Capturing The African American Experience Through Illustrations

November 30, 2010  |  

By Brittany Hutson

It sounds repetitive and maybe a little cliché but when you stay committed and remain truthful to yourself and your passion, you can reap invaluable rewards. Just ask Kadir Nelson. For a little over a decade, the San-Diego based illustrator has been capturing the beauty of the African American experience while attracting everyone from big-name corporations to celebrities. His talent caught the eye of one of the most influential people of this generation, which resulted in his most recent and infamous work of art yet.

The seeds for the project were planted around 2000 when Nelson was commissioned to do a number of paintings of singer Marvin Gaye. These paintings would be hung in Gaye’s old recording studio in Hollywood, where artists such as Mariah Carey and Michael Jackson recorded.

“I’m told [Michael] would visit the studio, not to record, but to look at the painting, which was really, really flattering,” said Nelson.

One afternoon, Nelson received a call from Jackson himself, who told Nelson how much he enjoyed the Marvin Gaye paintings and wanted to commission Nelson to do a painting of him.

“He said ‘I want it to be bigger’,” chuckled Nelson.

Unfortunately, the two wouldn’t get the chance to collaborate on the project.  Their paths separated and Jackson passed away in 2009.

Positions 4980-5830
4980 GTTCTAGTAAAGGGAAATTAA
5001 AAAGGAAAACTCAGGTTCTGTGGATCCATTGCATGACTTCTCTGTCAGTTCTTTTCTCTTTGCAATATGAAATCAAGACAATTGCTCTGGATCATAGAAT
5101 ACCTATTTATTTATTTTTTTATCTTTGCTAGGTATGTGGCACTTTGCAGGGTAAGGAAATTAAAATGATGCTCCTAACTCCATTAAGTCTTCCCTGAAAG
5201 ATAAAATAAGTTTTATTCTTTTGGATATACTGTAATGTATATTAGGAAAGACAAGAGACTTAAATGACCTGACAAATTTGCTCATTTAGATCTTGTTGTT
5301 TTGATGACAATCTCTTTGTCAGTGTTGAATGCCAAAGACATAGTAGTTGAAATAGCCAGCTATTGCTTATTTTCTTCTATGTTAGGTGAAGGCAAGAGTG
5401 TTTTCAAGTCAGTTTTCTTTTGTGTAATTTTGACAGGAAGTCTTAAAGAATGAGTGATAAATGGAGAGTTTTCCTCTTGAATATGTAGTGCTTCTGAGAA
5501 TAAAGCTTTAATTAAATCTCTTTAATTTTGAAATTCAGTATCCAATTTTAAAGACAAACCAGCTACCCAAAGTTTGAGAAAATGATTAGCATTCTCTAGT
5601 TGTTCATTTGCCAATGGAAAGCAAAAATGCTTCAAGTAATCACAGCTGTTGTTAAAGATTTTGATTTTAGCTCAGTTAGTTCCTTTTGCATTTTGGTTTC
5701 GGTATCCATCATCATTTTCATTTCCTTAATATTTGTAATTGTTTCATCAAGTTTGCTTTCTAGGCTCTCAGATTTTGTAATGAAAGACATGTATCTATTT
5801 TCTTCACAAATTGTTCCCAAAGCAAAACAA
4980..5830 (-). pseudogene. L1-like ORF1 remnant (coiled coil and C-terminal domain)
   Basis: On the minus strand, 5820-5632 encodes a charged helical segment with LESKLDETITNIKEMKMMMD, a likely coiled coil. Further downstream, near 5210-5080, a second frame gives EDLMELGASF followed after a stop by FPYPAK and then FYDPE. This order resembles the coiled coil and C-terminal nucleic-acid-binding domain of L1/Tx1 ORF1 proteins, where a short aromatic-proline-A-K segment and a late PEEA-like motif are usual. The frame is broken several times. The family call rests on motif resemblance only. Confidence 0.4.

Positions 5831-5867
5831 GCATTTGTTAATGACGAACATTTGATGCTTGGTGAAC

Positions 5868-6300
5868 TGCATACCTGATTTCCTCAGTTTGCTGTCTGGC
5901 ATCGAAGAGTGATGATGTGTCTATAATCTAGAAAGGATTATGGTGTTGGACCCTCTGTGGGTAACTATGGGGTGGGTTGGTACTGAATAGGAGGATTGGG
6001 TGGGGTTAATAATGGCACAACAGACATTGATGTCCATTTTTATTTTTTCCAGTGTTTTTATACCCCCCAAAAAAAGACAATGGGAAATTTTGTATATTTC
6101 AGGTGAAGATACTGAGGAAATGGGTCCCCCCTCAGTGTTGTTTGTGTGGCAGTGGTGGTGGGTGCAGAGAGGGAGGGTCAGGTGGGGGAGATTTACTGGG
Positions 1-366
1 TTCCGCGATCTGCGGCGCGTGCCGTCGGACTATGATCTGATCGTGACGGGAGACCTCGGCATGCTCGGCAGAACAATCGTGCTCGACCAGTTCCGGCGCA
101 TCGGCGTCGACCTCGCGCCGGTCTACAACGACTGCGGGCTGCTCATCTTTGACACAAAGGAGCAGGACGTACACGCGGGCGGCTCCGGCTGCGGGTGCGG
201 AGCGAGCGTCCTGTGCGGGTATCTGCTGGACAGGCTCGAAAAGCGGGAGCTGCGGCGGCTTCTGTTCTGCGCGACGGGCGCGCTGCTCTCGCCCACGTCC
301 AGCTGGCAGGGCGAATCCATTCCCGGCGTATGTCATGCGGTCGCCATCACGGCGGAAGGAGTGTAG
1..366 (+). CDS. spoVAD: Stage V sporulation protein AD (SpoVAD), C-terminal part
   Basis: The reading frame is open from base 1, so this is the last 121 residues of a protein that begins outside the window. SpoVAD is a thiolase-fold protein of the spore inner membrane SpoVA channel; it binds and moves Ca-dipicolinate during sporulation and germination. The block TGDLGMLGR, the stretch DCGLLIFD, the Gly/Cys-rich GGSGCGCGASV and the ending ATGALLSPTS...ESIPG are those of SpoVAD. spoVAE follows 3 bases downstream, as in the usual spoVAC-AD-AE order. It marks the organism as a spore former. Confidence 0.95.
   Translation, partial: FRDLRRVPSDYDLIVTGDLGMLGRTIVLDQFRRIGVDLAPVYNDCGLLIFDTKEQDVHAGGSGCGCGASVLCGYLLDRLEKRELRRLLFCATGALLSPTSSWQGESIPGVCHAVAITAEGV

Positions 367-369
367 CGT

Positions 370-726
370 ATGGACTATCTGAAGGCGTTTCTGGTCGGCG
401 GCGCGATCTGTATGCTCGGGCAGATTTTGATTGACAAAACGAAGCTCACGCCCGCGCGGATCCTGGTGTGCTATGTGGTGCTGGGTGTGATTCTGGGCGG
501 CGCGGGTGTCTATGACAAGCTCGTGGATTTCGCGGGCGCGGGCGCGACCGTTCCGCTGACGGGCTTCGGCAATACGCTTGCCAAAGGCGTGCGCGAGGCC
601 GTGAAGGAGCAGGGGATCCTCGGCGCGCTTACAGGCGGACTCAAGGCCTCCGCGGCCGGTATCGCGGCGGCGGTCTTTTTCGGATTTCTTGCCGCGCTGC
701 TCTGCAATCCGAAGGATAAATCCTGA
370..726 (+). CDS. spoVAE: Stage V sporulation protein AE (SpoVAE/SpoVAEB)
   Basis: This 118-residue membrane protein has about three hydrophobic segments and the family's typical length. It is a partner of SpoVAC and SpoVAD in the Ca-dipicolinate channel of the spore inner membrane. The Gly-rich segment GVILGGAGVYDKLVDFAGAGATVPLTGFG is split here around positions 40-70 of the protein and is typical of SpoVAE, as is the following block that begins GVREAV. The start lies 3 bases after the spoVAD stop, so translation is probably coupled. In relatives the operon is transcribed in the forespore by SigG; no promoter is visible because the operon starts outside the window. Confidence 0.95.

After Jackson’s death, Nelson received a call from the gentleman who commissioned the Marvin Gaye paintings. This same guy was also Michael’s manager, unbeknownst to Nelson at the time.

“He said, ‘it’s time for you to do that painting that Michael wanted you to do.”

Nelson dedicated nearly a year to painting what is now the cover art for Jackson’s first posthumous release titled Michael, which will be in stores next month. The painting pays homage to the greatest moments of the King of Pop’s solo career. It features a medley of classic MJ images, from his Off the Wall-era tux to his signature red leather jacket from his video for “Beat It.” The painting also includes the image of Jackson from his 1987 hit album Bad and him in his custom-made tuxedo jacket, pink shirt and red bowtie that he wore in the “Billie Jean” video.

“I talked to his brother Jackie and he would help me fill in the gaps of the story I didn’t know,” said Nelson. “It was a really great project and unfortunately, Michael hasn’t been able to see it but the people around him really liked the painting.”

Not too shabby for a guy who once thought he would make a career out of playing basketball. Born in Washington, D.C., Nelson had a love of both basketball and art as a child. Though he originally focused on being a basketball player as his primary career, he never strayed too far from his love affair with art. He started taking his passion seriously around age 11 and spent time apprenticing for his uncle, a fine artist and high school art instructor.

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